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Carol Ann Duffy


On December 23, 1955, Carol Ann Duffy was born in Glasgow, Scotland to Mary Black and Frank Duffy, both of Irish Catholic descent. Together with her four younger brothers, she was raised in Staffordshire in the West Midlands of England where her father worked as a fitter with English Electric.

She received a degree in philosophy from Liverpool University in 1977. Her first job was writing for television shows, followed by a C. Day Lewis Fellowship to work as a writer-in-residence in East End schools of London from 1982 and 1984.

Duffy's books of poetry include: New & Collected Poetry for Children (Faber and Faber, 2009); Rapture (Macmillan, 2006); Selected Poems (Penguin, 2004); Feminine Gospels (2002); and The World's Wife (2000), a collection of poetic retellings voiced by the wives of the famous and infamous. Her earlier volumes include: Mean Time (1993), which won the Whitbread Poetry Award and the Forward Poetry Prize; The Other Country (1990); Selling Manhattan (1987), winner of a Somerset Maugham Award; and her first collection, Standing Female Nude (1985), for which she received a Scottish Arts Council Award.

Dramatic characters and narratives, voiced with a sharp edge of wit and social critique, characterize Duffy's early work, while her recent collections have wrestled more directly with dark and tangled themes of love. Writing for The Independent, Ruth Padel called Rapture "a superb demonstration of … Duffy's formidably inventive artistry, her dedication to the craft and tradition of poetry, and above all the love poem."

In addition to poetry, Duffy has edited numerous anthologies, authored several critically-acclaimed plays and children's books, and has collaborated with the singer and composer Eliana Tomkins on a series of jazz performances. Her books for children include The Hat (2007), The Oldest Girl in the World (2000), and Meeting Midnight (1999).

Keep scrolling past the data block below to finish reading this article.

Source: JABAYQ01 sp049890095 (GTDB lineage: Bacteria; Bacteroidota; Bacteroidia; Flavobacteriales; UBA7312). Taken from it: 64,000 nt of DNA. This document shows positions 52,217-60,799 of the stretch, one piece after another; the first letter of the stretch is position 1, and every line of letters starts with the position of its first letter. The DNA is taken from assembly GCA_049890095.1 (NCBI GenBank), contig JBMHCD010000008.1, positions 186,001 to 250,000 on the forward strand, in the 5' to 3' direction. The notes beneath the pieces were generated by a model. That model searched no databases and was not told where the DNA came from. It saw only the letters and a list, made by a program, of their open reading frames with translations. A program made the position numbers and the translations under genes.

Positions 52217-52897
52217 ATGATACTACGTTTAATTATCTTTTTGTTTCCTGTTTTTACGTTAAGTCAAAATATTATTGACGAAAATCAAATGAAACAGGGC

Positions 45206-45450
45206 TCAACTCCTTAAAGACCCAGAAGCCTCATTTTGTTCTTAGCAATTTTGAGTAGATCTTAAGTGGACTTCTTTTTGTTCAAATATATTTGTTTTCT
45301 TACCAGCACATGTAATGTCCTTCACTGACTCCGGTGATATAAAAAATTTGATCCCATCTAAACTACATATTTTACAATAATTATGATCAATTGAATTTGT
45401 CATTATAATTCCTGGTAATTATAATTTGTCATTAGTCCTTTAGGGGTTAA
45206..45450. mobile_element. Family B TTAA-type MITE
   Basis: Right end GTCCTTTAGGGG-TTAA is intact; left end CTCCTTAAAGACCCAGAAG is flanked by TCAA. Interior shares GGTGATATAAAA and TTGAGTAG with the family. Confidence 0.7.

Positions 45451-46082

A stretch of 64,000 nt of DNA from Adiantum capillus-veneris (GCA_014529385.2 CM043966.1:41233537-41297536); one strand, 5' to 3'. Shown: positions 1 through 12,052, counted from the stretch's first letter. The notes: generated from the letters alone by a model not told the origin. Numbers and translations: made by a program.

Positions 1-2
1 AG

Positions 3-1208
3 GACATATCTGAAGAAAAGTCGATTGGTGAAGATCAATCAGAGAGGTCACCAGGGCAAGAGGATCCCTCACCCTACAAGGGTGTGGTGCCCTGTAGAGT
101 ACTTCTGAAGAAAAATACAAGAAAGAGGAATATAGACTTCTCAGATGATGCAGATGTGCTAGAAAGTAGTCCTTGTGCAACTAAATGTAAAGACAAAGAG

Her awards include a five-year grant from the National Endowment for Science, Technology and the Arts in England, a Lannan Literary Award, and the T. S. Eliot Poetry Prize. In 1999, she became a Fellow of the Royal Society of Literature in England and her papers were acquired by the Robert W. Woodruff Library of Emory University.

Duffy was the longtime editor of the poetry magazine Ambit, and has been a frequent reviewer and critic for many publications, including The Guardian. She lives in Manchester and is the Creative Director of the Writing School at Manchester Metropolitan University. Duffy was appointed as Britain's Poet Laureate on May 1, 2009, becoming both the first woman and the first openly lesbian poet to hold the position in its more than 300 year history.

By This Poet



She woke up old at last, alone,
bones in a bed, not a tooth
in her head, half dead, shuffled
and limped downstairs
in the rag of her nightdress,
smelling of pee.

            Slurped tea, stared
at her hand--twigs, stained gloves--
wheezed and coughed, pulled on
the coat that hung from a hook
on the door, lay on the sofa,
dozed, snored.

            She was History.
She'd seen them ease him down
from the Cross, his mother gasping
for breath, as though his death
was a difficult birth, the soldiers spitting,
spears in the earth;

            been there
when the fisherman swore he was back
from the dead; seen the basilicas rise
in Jerusalem, Constantinople, Sicily; watched
for a hundred years as the air of Rome
turned into stone;

            witnessed the wars,
the bloody crusades, knew them by date
and by name, Bannockburn, Passchendaele,
Babi Yar, Vietnam. She'd heard the last words
of the martyrs burnt at the stake, the murderers
hung by the neck,

            seen up-close
how the saint whistled and spat in the flames,
how the dictator strutting and stuttering film
blew out his brains, how the children waved 
their little hands from the trains. She woke again,
cold, in the dark,

            in the empty house.
Bricks through the window now, thieves
in the night. When they rang on her bell
there was nobody there; fresh graffiti sprayed
on her door, shit wrapped in a newspaper posted
onto the floor.